The human population of this planet lives mostly in emerging and developing markets with a <2 billion minority that lives in what's known as developed nations. It's not the other way around. Disparage Samsung if you must, but Samsung is simply supplying as many of the world's 7 billion people as possible, just like any sensible globally focused business entity would do in its shoes. Apple is only really supplying a fraction of a billion people and will never do any better than that with their current business model.

    Here's the reality...and you're not going to like it. The iPhone gets almost all its market share by pretending to be a CHEAP phone in the few markets that offer phone subsidies for high priced phones. Real premium merchandise don't hide their premium price tags...and they don't have their price subsidized down to $200 in Western countries just so that they end up with the same CHEAP price tags as $200 products sold in the developing and emerging markets. If Apple's iPhone were so special and so loved and so desired by the masses, why would they absolutely need massive subsidies just to get consumers in supposedly wealthy Western countries to buy them? How can you dare boast about the number of 'premium' iPhone customers that Apple has amassed when Apple only got them because they used subsidies to put CHEAP $200 upfront price tags on their phones and gave millions of them away for $0 - an upfront price tag lower than that found on any cheap trinket sold in a corner store in Beijing?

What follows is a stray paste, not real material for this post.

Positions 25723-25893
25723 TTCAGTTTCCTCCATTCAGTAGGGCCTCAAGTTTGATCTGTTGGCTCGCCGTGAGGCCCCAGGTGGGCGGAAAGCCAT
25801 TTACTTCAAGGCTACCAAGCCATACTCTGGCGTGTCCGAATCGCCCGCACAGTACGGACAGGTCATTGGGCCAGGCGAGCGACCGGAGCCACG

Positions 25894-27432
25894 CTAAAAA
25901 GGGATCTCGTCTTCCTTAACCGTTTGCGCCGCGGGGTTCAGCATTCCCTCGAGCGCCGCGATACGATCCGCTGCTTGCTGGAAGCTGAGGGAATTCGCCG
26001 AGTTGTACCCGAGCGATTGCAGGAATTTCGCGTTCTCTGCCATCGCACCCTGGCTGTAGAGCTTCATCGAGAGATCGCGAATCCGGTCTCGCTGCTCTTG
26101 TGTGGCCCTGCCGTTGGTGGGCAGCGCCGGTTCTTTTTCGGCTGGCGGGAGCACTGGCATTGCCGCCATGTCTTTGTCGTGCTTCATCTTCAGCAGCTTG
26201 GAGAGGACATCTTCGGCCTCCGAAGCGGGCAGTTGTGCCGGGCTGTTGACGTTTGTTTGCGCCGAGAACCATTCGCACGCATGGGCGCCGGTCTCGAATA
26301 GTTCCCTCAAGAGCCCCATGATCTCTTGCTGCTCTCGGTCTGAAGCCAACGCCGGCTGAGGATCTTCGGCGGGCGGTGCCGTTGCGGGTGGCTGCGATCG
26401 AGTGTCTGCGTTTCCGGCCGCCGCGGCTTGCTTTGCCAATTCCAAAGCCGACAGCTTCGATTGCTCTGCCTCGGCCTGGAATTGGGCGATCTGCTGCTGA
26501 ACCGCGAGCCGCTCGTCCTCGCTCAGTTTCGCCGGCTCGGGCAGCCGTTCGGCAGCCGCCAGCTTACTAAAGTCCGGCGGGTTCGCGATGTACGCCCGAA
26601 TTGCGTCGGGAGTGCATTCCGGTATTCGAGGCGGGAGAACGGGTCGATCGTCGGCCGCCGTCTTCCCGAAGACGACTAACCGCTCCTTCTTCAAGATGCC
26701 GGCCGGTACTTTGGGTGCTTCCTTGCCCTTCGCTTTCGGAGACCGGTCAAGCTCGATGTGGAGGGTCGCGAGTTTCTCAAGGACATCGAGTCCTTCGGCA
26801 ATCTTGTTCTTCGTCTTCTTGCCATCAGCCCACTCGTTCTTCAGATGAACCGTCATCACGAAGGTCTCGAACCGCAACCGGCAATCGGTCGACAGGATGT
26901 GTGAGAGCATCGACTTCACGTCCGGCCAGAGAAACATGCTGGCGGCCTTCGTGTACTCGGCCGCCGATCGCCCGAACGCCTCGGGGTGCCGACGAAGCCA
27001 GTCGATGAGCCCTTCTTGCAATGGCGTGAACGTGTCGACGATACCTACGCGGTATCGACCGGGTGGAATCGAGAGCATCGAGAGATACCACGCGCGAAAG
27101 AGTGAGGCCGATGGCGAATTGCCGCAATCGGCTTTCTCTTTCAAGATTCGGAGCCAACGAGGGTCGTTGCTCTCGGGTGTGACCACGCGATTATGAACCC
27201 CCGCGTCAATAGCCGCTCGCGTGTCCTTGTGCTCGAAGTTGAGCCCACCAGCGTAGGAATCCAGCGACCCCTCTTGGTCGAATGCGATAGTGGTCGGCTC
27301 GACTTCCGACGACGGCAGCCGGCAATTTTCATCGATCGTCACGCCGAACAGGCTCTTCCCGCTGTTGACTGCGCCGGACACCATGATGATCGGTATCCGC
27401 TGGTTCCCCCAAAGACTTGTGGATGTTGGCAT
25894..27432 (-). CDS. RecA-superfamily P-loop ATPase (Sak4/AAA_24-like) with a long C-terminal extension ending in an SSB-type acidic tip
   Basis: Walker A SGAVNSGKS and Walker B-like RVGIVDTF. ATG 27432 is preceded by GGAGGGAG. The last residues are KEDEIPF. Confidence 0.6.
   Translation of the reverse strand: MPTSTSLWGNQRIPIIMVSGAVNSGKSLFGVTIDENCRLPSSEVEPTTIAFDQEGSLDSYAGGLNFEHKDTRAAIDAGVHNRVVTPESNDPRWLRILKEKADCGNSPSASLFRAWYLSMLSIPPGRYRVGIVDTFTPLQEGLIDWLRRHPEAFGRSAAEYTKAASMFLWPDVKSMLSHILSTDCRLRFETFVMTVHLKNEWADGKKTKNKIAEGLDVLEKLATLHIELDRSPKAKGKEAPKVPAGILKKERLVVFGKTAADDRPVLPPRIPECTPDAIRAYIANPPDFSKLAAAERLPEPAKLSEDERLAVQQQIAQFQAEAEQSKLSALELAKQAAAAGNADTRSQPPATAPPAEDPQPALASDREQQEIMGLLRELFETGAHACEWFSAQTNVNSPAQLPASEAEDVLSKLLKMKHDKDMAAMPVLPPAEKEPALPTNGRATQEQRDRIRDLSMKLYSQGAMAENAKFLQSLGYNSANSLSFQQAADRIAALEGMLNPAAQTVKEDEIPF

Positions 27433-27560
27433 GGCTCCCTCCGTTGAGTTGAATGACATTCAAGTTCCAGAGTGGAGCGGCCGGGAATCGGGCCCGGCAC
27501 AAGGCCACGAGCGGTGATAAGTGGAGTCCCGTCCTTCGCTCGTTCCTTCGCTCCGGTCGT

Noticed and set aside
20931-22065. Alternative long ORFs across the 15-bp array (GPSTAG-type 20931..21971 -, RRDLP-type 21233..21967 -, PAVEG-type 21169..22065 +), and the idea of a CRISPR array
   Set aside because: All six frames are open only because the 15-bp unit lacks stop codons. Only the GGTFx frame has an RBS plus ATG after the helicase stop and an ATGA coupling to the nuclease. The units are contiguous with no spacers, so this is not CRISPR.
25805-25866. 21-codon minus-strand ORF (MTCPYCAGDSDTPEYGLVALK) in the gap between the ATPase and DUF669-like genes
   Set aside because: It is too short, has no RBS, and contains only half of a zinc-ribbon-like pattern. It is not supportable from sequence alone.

So there you have it. In the US, the iPhone is just another cheap phone from the perspective of US consumers. It's a $0-$200 device, just like any cheap devices sold in emerging and developing markets. Outside the US, the iPhone fails miserably in all places where the real price tag is revealed. What you guys don't seem to grasp yet is that the iPhone would have failed just as miserably in the US if it wasn't such a CHEAP phone here.

  • Report this Comment On November 18, 2013, at 4:23 AM, vb4 wrote:

    Weird video analysis.

    Plain and simple: Android is selling much better than Apple because the Android phones and tablets are available at many different price points and form factors.

  • Report this Comment On November 18, 2013, at 9:21 AM, tdizz wrote:

    Once Apple has a 5 inch phone I will go back to it. I like my galaxy note but Android is such a pain in the behind. I want a structured device that doesn't require me to know all the nuts and bolts to keep it stable.

    If Apple had gone to the 5"+ phone instead of the ipad mini they would have stopped the whole Samsung onslaught but Apple sometimes over thinks what the public wants for themselves.

  • Report this Comment On November 18, 2013, at 10:50 AM, KPOM wrote:

    @Vern75, the phone is $200-400 in the US with subsidies (not $0-200 unless you count the old models that don't make up a big portion of US sales). Anyway, Samsung phones are priced the same way, and Apple still outsells Samsung in that market here, too. iPhone also seems to be selling well on T-Mobile, which no longer subsidizes but does offer pay-by-month financing plans.

    Anyway, Apple doesn't make $200 phones because there isn't much money in them. Most of Samsung's mobile profits come from the pricier Galaxy S and Note lines, of which they expect to sell about 100 million this year, vs roughly 200 million iPhones.

    Could Apple continue to sell the iPhone 3G or 3GS for $200-$300 running some ancient version of iOS, the same way Samsung and others sell low-spec phones running Android 2.3? Sure. But why would they? If they ink a deal with China Mobile, they'll be going for the noveau riche and upper middle class crowd in China, and not the masses.

  • Report this Comment On November 18, 2013, at 3:14 PM, GaryDMN wrote:

    Samsung is winning the low profit margin commodity Android market and Apple doesn't even play in the commodity market, let alone the Android market.